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J Am Soc Nephrol. 2007 Feb;18(2):606-12. Epub 2007 Jan 17.

Nephrogenic syndrome of inappropriate antidiuresis in adults: high phenotypic variability in men and women from a large pedigree.

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General Internal Medicine, University Hospital Erasme, Route de Lennik, 808, B-1070 Brussels, Belgium.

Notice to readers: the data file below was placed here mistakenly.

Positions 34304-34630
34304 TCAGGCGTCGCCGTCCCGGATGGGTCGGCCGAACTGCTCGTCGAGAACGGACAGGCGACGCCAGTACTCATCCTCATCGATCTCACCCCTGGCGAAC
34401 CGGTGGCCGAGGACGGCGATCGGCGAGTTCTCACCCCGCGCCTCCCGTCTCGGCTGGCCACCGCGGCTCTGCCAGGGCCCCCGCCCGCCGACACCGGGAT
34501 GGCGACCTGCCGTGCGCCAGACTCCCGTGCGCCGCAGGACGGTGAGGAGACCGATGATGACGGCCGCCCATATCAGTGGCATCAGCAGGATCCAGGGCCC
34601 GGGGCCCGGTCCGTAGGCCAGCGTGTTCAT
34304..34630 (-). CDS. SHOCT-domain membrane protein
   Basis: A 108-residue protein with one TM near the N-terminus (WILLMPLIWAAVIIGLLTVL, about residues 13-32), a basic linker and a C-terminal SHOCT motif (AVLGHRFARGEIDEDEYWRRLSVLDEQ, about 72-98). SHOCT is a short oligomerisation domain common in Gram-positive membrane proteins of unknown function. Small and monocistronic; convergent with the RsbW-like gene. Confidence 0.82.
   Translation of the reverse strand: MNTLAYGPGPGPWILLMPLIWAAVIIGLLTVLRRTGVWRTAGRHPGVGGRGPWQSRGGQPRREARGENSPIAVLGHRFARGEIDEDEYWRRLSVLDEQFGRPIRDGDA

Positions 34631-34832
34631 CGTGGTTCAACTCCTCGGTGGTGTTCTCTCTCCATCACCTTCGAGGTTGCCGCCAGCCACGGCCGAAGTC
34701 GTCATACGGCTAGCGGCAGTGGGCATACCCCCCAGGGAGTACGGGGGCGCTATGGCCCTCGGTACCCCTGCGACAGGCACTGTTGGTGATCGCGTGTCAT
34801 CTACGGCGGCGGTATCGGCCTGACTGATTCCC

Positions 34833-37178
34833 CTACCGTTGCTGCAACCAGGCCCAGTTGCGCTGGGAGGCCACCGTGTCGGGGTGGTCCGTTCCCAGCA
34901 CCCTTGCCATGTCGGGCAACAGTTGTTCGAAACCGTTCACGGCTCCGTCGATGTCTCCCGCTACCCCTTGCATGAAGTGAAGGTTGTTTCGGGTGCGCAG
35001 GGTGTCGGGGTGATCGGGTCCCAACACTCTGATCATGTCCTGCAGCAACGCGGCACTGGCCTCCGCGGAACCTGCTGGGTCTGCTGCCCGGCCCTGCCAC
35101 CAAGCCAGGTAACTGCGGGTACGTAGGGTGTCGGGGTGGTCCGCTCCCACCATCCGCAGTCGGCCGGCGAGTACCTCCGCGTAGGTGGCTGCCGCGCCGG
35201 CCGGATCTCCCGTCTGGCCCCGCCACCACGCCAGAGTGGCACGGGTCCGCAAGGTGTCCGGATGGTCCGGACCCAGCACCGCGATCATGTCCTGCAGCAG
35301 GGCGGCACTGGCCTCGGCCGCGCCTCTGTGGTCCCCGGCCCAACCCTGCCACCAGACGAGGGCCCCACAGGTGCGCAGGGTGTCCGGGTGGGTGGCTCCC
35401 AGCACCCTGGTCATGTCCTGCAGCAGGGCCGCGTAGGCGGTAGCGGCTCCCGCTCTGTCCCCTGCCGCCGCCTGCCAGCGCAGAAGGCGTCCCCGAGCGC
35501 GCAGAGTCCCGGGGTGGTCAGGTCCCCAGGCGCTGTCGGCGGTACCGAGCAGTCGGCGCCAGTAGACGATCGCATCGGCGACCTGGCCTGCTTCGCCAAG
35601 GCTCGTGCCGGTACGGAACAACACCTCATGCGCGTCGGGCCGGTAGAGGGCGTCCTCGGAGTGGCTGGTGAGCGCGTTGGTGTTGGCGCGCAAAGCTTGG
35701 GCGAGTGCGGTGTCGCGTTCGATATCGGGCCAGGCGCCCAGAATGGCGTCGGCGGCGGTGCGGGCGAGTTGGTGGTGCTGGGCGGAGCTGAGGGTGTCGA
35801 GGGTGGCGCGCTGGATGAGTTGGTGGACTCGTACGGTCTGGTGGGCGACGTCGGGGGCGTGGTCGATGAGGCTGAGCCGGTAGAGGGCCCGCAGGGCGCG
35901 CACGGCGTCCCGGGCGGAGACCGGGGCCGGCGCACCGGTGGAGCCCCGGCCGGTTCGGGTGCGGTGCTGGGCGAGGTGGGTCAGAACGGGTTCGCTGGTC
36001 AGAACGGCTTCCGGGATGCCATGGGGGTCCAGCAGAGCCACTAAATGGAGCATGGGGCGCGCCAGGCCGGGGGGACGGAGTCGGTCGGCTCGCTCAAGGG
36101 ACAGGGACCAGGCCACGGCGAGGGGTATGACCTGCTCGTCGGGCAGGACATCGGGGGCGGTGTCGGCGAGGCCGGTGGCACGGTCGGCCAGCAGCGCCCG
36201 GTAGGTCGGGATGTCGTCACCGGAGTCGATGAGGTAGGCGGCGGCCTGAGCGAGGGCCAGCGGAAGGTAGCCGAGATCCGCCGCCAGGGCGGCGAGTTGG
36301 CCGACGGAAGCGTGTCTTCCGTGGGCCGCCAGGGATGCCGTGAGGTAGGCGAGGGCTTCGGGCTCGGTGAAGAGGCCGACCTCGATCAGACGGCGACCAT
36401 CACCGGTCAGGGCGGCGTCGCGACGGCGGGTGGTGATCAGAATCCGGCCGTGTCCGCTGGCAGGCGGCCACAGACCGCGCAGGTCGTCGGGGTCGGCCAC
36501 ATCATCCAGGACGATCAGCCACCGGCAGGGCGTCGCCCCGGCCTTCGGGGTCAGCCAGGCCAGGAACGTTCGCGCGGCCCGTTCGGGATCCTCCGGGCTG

Nephrogenic syndrome of inappropriate antidiuresis (NSIAD) is a recently described genetic cause of hyponatremia in male infants. Whether this X-linked condition could be detected in the adult or also could affect women is unknown. A large five-generation family was identified in which the recently described arginine-vasopressin receptor type 2 (AVPR2) mutation that is responsible for NSIAD was segregated. The proband was a 74-yr-old patient who had a syndrome of inappropriate antidiuresis and whose hyponatremia resisted administration of two AVPR2 antagonists. The phenotype of family members who carry the mutation was investigated. Patients with normal serum sodium were subjected to a water-load test. The previously reported activating missense R137C mutation in the AVPR2 gene in three hemizygous male and four heterozygous female individuals was identified. Except in one woman, spontaneous episodes of hyponatremia or abnormal water-load test were identified in all patients with the mutation, whether male or female. Skewed X inactivation was evidenced in the blood of the asymptomatic woman, which is compatible with preferential inactivation of her mutated allele. NSIAD is not limited to male infants. The diagnosis also should be considered in both male and female adults.

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